Bonampak: a must-to for true Mayan culture lovers
Bonampak, or “Painted Walls” in Mayan, is an archeological site located in the south of Chiapas, Mexico, close to the border with Guatemala. Surrounded by the Lacandon Jungle, this place breathes a quiet and peaceful atmosphere.
It is worth the journey
Since Bonampak is found inside an area of the Lacandon Jungle, a journey to get there isn’t necessarily easy. However, if you are interested in archaeology, it is likely you are planning to go to Yaxchilan, a bigger city (on which Bonampak depended) located some 30 km away. It is totally worth going and seeing both, and actually, some tours plan it this way.
If not, the two options to get you there are flying in a small plane from Comitán or driving for several hours into the jungle (there are many tours that will take you there in a minibus). At some point though, you will have to change vehicle since the only ones that are allowed around the Bonampack area are the cars owned and driven by Lacandon people. The tour guides, as well as the people selling souvenirs, are Lacandons, and they will proudly show the archeological site built by their ancestors, between the years of 580 CE and 800 CE.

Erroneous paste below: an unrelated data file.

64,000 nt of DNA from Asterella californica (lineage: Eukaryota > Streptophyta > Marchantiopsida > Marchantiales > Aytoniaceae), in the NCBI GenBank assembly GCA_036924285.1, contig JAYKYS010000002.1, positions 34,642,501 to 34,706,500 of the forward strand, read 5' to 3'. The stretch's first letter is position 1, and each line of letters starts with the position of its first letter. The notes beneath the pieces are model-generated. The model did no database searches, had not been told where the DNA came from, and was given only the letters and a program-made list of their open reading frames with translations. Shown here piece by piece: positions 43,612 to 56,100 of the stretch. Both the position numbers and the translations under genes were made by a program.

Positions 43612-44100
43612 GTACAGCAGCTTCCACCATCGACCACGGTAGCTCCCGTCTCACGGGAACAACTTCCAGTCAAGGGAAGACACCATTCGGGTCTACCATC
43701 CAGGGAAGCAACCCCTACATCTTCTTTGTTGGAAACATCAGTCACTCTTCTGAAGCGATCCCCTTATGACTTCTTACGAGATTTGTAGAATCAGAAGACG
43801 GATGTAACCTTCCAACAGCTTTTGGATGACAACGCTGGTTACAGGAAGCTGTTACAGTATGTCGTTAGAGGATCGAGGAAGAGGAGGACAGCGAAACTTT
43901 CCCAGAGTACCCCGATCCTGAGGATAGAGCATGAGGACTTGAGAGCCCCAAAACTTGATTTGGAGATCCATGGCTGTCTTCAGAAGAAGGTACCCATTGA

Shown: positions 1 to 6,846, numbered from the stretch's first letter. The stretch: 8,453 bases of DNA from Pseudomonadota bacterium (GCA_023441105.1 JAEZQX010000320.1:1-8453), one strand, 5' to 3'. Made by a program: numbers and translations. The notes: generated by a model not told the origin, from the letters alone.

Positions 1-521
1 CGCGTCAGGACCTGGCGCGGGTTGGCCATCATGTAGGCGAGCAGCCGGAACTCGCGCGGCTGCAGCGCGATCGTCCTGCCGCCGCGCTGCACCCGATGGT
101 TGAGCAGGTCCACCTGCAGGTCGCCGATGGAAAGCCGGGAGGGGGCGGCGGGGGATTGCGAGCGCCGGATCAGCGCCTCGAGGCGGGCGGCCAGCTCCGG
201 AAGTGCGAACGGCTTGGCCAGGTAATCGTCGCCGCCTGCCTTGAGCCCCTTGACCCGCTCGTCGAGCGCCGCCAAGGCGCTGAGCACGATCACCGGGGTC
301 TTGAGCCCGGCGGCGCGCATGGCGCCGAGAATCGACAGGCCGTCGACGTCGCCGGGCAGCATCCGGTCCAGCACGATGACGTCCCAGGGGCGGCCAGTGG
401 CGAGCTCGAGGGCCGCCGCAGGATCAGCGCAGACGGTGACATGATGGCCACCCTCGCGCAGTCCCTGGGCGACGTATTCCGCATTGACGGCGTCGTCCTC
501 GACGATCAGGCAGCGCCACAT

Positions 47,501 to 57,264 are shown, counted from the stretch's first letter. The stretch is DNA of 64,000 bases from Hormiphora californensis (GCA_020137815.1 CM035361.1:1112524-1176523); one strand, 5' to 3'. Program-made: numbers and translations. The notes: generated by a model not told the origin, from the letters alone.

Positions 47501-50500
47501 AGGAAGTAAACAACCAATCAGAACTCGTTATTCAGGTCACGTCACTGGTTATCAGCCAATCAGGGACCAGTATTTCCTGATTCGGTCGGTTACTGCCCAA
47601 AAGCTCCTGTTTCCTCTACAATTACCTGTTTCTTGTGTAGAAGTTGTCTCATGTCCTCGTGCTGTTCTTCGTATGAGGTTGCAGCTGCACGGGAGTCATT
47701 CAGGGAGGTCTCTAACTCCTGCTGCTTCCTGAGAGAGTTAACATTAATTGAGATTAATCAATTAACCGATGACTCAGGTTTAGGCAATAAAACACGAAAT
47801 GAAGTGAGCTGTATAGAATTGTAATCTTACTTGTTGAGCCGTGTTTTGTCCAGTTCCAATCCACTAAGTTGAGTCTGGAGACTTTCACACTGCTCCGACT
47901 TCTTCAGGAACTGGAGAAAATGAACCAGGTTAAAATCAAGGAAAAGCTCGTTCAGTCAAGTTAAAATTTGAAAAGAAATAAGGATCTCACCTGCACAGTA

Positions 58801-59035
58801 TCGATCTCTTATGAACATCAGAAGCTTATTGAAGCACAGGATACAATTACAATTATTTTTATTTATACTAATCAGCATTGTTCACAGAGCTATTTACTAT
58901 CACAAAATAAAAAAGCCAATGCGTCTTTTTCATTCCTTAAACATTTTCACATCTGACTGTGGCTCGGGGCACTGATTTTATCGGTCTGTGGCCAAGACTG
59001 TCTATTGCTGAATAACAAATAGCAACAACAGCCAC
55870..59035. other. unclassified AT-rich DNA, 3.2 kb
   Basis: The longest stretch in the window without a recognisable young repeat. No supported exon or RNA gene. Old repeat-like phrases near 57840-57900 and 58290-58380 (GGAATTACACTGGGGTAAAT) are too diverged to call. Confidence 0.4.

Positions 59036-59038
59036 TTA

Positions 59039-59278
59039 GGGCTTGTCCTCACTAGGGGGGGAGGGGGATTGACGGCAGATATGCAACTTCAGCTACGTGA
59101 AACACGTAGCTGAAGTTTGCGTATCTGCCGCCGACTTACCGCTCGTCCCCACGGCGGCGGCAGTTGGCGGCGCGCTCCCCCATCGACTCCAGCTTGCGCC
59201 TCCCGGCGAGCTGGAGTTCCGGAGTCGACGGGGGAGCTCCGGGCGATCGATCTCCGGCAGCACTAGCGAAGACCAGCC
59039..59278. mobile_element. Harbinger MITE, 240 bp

One-of-a-kind wall paintings
The walls were painted around the year 790 CE. Divided among three rooms, the paintings show rituals and practices of the society that lived in Bonampak. The colors and details are like no other, which make these paintings a particularly interesting piece of art for understanding prehispanic cultures.
Even if the beauty of the paintings found in Bonampak is astonishing, the fact that it is, after all, a small site that is hard to get to, means it remains quite unexplored. Furthermore, the number of visitors is mere fraction of those that are received at more popular archeological sites (Palenque, Chichen Itzá, etc.). However, this is a perfect place to visit for those who are genuinely interested in discovering the treasures of these ancient cultures.